U.S. Sen. Rand Paul, R-Ky., formally kicked off his campaign for president Tuesday in his home state, where he railed against the "Washington machine" and promised "a return to prosperity" and "a government restrained by the constitution." Running as a Washington outsider despite serving four years in the Senate, Paul also slammed both political parties for threatening the country's economy and security.
"I have a message, a message that is loud and clear that does not mince words: We have come to take our country back," Paul said from the Galt House Hotel in Louisville. "Today I announce with God's help, with the help of liberty lovers everywhere, that I am putting myself forward as a candidate for president of the United States of America."
Paul said "opportunity and hope are slipping away for our sons and daughters," adding that Democrats and Republicans are both responsible. "It seems to me that both political parties and the entire political system are to blame," he said. "Big government and debt doubled under a Republican administration and is now tripling under Barack Obama's watch."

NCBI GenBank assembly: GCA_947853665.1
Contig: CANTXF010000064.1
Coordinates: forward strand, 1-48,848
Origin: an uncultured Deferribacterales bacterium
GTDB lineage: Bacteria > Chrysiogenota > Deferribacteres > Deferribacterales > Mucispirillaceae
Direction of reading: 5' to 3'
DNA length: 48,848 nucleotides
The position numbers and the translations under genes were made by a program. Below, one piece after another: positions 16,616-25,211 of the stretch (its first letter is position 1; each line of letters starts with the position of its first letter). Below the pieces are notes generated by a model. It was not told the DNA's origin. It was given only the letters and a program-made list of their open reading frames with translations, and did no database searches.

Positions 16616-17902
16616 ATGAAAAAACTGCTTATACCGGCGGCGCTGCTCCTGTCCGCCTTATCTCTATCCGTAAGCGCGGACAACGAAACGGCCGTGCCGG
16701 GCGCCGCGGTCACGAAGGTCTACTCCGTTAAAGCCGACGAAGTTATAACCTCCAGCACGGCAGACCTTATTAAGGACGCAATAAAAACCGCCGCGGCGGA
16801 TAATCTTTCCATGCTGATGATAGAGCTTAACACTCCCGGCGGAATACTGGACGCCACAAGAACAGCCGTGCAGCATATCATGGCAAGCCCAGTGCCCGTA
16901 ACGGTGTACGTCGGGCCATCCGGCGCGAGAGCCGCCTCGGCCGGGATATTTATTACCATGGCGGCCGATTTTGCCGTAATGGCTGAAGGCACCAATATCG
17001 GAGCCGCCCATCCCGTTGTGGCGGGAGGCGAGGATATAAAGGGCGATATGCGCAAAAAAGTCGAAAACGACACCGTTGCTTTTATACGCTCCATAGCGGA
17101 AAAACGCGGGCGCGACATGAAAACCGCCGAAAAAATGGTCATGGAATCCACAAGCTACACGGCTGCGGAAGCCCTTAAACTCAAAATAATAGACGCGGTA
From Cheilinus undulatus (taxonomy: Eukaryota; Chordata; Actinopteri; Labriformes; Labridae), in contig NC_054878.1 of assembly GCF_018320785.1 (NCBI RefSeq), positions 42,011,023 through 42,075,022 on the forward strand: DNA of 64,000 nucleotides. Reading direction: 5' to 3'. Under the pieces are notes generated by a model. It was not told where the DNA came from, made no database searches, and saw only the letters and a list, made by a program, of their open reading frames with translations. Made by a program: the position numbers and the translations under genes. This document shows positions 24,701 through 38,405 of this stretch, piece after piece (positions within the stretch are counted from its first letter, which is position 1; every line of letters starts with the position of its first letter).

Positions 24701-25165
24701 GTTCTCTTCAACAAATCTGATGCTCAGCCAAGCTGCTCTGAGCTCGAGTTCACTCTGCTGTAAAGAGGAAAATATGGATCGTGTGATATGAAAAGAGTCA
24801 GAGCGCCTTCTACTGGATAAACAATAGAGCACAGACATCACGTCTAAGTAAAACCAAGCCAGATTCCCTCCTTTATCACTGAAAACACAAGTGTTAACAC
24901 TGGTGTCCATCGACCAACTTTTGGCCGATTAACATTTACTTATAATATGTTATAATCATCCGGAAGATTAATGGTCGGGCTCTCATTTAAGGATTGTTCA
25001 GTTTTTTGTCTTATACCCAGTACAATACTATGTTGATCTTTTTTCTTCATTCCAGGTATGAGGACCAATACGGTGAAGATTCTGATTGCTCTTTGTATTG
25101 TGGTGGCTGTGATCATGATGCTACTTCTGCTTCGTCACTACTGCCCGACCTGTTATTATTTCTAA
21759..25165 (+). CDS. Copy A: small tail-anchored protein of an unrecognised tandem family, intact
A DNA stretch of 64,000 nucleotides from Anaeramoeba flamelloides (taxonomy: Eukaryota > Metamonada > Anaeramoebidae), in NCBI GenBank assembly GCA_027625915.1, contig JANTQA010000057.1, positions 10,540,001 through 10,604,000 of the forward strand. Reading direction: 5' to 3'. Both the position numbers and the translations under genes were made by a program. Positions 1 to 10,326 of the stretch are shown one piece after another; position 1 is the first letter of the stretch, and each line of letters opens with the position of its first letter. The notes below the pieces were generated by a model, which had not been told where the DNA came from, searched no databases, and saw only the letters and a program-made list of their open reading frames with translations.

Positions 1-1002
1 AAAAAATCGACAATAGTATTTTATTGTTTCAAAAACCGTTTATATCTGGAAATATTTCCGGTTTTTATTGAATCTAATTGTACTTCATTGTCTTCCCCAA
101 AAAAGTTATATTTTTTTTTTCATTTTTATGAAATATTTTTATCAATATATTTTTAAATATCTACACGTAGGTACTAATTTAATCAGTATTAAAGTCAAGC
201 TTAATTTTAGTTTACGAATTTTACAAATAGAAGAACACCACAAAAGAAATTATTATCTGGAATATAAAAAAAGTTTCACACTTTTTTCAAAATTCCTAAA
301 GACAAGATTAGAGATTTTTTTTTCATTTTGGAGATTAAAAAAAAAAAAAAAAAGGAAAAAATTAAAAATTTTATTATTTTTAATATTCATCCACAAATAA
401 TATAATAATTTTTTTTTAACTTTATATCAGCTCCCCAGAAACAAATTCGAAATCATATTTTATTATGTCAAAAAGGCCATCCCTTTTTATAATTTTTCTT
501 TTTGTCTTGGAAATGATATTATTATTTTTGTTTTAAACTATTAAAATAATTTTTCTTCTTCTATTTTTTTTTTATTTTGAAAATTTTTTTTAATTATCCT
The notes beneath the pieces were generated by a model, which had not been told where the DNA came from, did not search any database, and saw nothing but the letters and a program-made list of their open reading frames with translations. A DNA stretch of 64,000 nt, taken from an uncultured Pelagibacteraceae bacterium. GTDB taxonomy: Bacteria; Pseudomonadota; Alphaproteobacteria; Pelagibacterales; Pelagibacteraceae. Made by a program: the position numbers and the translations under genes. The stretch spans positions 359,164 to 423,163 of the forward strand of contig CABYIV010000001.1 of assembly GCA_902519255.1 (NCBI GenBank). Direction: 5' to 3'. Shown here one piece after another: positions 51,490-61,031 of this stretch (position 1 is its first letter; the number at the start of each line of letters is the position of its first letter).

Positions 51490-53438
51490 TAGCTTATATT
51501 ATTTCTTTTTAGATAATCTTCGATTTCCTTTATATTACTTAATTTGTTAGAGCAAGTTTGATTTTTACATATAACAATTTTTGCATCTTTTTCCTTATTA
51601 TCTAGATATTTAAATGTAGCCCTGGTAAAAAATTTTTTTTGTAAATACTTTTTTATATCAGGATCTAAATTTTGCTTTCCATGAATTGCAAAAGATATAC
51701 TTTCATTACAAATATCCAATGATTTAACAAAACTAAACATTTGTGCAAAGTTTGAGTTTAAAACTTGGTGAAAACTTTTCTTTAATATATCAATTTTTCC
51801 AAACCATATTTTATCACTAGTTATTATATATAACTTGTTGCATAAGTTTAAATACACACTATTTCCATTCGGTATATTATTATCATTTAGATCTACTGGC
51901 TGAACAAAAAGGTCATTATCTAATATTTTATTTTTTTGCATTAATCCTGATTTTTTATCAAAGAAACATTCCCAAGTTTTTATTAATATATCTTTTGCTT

Calling Washington "horribly broken," Paul said, if elected president, he would press for a balanced budget amendment to force the federal government to spend only as much as it takes in. "Congress will never balance the budget unless you force them to do so," he said. "Congress has an abysmal record at balancing anything."
Turning to foreign policy, Paul took a swipe at Obama for his reluctance to say groups like the Islamic State are Muslim extremists. "Without question, we must defend ourselves and American interests from our enemies, and until we name that enemy, we can't win the war," he said. "The enemy is radical Islam -- you can't get around it."
Paul also said the U.S. needs to rein in foreign aid. "We do not project strength by borrowing money from China to send it to Pakistan," he said. "Let's quit building bridges in foreign countries and use that money to build some bridges here at home."
As a libertarian, Paul has been outspoken on civil liberties. He said warrantless searches of Americans' phones and computer records are "un-American and a threat to our civil liberties," adding that he would end "unconstitutional surveillance" if elected president. "I say phone records of law-abiding citizens are none of their damn business," he said, referring to the country's intelligence agencies.
While the speech was the formal kickoff to Paul’s campaign, the Kentucky senator announced his presidential run on his website shortly before his address. “I am running for president to return our country to the principles of liberty and limited government,” he wrote.
Paul, an ophthalmologist, is the son of Ron Paul, the former Texas congressman and a three-time presidential candidate. While Ron Paul didn’t win the nomination, his runs in 2004 and 2008 galvanized grassroots supporters, many of them young people who didn’t traditionally support Republican candidates.